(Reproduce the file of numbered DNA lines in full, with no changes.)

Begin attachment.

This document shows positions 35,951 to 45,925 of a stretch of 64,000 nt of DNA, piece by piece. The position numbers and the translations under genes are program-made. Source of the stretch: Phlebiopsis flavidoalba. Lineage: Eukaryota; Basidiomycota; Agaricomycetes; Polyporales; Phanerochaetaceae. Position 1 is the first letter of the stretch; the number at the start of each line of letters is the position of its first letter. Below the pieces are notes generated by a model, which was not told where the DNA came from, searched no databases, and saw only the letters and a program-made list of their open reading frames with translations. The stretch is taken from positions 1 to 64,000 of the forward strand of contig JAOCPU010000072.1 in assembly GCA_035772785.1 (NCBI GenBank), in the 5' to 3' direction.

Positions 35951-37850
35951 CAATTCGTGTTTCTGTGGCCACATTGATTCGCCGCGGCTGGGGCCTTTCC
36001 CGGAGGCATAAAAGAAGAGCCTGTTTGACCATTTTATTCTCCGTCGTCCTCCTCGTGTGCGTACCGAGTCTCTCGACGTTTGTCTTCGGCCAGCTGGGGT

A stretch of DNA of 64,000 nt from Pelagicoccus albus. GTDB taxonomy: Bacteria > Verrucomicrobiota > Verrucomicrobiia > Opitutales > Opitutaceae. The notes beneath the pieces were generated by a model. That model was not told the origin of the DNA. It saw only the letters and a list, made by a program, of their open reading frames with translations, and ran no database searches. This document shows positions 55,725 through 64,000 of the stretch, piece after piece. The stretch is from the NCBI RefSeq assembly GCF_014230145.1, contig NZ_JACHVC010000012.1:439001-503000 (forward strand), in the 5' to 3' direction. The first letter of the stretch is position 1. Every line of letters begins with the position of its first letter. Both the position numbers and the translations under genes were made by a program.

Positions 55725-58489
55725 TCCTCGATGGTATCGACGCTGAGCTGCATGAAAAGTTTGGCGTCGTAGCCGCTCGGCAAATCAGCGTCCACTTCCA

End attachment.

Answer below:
This document shows positions 35,951 to 45,925 of a stretch of 64,000 nt of DNA, piece by piece. The position numbers and the translations under genes are program-made. Source of the stretch: Phlebiopsis flavidoalba. Lineage: Eukaryota; Basidiomycota; Agaricomycetes; Polyporales; Phanerochaetaceae. Position 1 is the first letter of the stretch; the number at the start of each line of letters is the position of its first letter. Below the pieces are notes generated by a model, which was not told where the DNA came from, searched no databases, and saw only the letters and a program-made list of their open reading frames with translations. The stretch is taken from positions 1 to 64,000 of the forward strand of contig JAOCPU010000072.1 in assembly GCA_035772785.1 (NCBI GenBank), in the 5' to 3' direction.

Positions 35951-37850
35951 CAATTCGTGTTTCTGTGGCCACATTGATTCGCCGCGGCTGGGGCCTTTCC
36001 CGGAGGCATAAAAGAAGAGCCTGTTTGACCATTTTATTCTCCGTCGTCCTCCTCGTGTGCGTACCGAGTCTCTCGACGTTTGTCTTCGGCCAGCTGGGGT

A stretch of DNA of 64,000 nt from Pelagicoccus albus. GTDB taxonomy: Bacteria > Verrucomicrobiota > Verrucomicrobiia > Opitutales > Opitutaceae. The notes beneath the pieces were generated by a model. That model was not told the origin of the DNA. It saw only the letters and a list, made by a program, of their open reading frames with translations, and ran no database searches. This document shows positions 55,725 through 64,000 of the stretch, piece after piece. The stretch is from the NCBI RefSeq assembly GCF_014230145.1, contig NZ_JACHVC010000012.1:439001-503000 (forward strand), in the 5' to 3' direction. The first letter of the stretch is position 1. Every line of letters begins with the position of its first letter. Both the position numbers and the translations under genes were made by a program.

Positions 55725-58489
55725 TCCTCGATGGTATCGACGCTGAGCTGCATGAAAAGTTTGGCGTCGTAGCCGCTCGGCAAATCAGCGTCCACTTCCA